What is  Kuchla Beej (Nux Vomica):
Nux vomica is a tree that grows in India and Southeast Asia. Its seeds are used to make medicine, which is why it's often called "Indian nut." Nux vomica contains strychnine and brucine, two toxic chemicals. Strychnine is an alkaloid that can cause muscle spasms, anxiety, headaches and insomnia. Brucine causes convulsions, coma and death when ingested in large doses.

Uses:

Nux vomica is a plant that was traditionally used as an herb to improve digestion, appetite and circulation. It is also used in Chinese medicine for respiratory issues, digestive issues and nervous disorders. The seeds contain a toxin called strychnine which can cause convulsions and death if ingested without proper precautions.

The action of the whole drug closely resembles that of strychnine. The alkaloid was formerly used as a circulatory stimulant in such cases as surgical shock, but its use is now more limited to that of a respiratory stimulant in certain cases of poisoning. Like other bitters, strychnine improves the appetite and digestion, but it has been considerably misused as a ‘general tonic’. Nux vomica is used in Chinese medicine for much the same purposes as in Western medicine and the seeds are usually processed to reduce their toxicity. Heat-treatment of the seeds reduces the normal levels of the principal alkaloids and the amounts of isostrychnine, isobrucine, strychnine N-oxide and brucine N-oxide are increased.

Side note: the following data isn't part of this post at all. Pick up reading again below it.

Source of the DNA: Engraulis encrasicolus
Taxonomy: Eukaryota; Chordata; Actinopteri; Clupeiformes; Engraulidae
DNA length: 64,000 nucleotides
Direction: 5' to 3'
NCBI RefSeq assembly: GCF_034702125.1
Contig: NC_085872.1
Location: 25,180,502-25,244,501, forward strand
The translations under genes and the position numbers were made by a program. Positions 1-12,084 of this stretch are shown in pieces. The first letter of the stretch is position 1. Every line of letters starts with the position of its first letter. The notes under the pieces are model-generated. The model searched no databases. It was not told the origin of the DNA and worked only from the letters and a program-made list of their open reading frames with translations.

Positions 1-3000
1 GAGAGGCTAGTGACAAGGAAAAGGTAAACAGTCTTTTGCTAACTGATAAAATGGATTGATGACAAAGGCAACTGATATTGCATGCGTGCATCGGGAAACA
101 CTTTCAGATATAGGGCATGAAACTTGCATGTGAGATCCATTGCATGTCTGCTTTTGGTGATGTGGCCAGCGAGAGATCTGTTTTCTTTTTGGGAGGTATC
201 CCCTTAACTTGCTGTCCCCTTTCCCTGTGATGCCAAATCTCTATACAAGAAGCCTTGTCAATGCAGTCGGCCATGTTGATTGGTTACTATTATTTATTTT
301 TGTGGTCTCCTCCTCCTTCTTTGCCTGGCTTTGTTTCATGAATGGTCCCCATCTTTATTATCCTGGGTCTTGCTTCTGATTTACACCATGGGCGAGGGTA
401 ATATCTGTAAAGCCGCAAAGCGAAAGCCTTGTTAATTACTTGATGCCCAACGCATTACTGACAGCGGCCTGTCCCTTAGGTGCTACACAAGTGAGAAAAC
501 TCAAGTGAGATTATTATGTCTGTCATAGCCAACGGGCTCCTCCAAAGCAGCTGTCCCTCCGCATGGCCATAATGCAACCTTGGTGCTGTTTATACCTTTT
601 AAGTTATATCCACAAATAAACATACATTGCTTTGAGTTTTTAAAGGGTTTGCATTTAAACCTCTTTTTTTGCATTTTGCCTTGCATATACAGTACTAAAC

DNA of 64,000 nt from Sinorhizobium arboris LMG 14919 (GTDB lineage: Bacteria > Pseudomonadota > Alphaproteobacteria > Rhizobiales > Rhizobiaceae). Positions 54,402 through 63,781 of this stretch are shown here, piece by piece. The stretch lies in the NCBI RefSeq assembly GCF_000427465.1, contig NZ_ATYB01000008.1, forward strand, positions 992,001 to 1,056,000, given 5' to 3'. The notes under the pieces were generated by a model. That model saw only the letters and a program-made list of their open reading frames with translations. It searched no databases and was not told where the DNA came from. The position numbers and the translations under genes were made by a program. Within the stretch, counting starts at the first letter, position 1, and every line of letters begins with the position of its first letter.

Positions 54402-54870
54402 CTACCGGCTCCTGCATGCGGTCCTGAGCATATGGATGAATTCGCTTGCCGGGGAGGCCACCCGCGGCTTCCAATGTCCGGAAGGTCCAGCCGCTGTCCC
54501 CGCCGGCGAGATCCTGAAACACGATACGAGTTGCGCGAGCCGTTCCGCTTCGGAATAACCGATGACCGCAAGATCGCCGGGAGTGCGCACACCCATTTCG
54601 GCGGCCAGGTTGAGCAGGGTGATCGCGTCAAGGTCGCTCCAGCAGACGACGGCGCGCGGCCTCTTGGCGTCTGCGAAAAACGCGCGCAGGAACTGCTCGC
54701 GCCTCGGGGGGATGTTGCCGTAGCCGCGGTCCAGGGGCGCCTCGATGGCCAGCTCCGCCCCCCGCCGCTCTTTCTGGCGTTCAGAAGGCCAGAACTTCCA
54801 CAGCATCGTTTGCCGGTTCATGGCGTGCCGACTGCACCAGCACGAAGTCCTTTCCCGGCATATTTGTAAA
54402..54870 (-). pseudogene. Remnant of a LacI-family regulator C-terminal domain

Nux vomica is a plant that has been used as an herbal remedy for centuries. It contains strychnine, which can lead to convulsions and death if it's taken in large amounts. It is strongly recommended to use this herb under the guidance of Qualified Ayurvedic Practitioner Only.

How to use:

Nux vomica seeds are incredibly hard to soften, so you'll have to boil them for at least an hour in order to dissection them. The seeds are greenish-grey, disc-shaped, and 10–30 mm in diameter.

Most of the seeds are nearly flat and regular in shape, but a few are irregularly bent and somewhat oval in outline. The edge is rounded or acute. The testa is covered with silky, closely appressed, radiating hairs. In the centre of one of the flattened sides is a distinct hilum, and a small prominence on the circumference marks the position of the micropyle, which is joined to the hilum by a radial ridge. To examine further, a boiled seed should be cut transversely and another one opened like an oyster by inserting the blade of a small knife or scalpel at a point on the circumference opposite the micropyle. The small embryo with two cordate cotyledons and a cylindrical radicle will be seen embedded in a grey mass of parenchyma cells that surround it.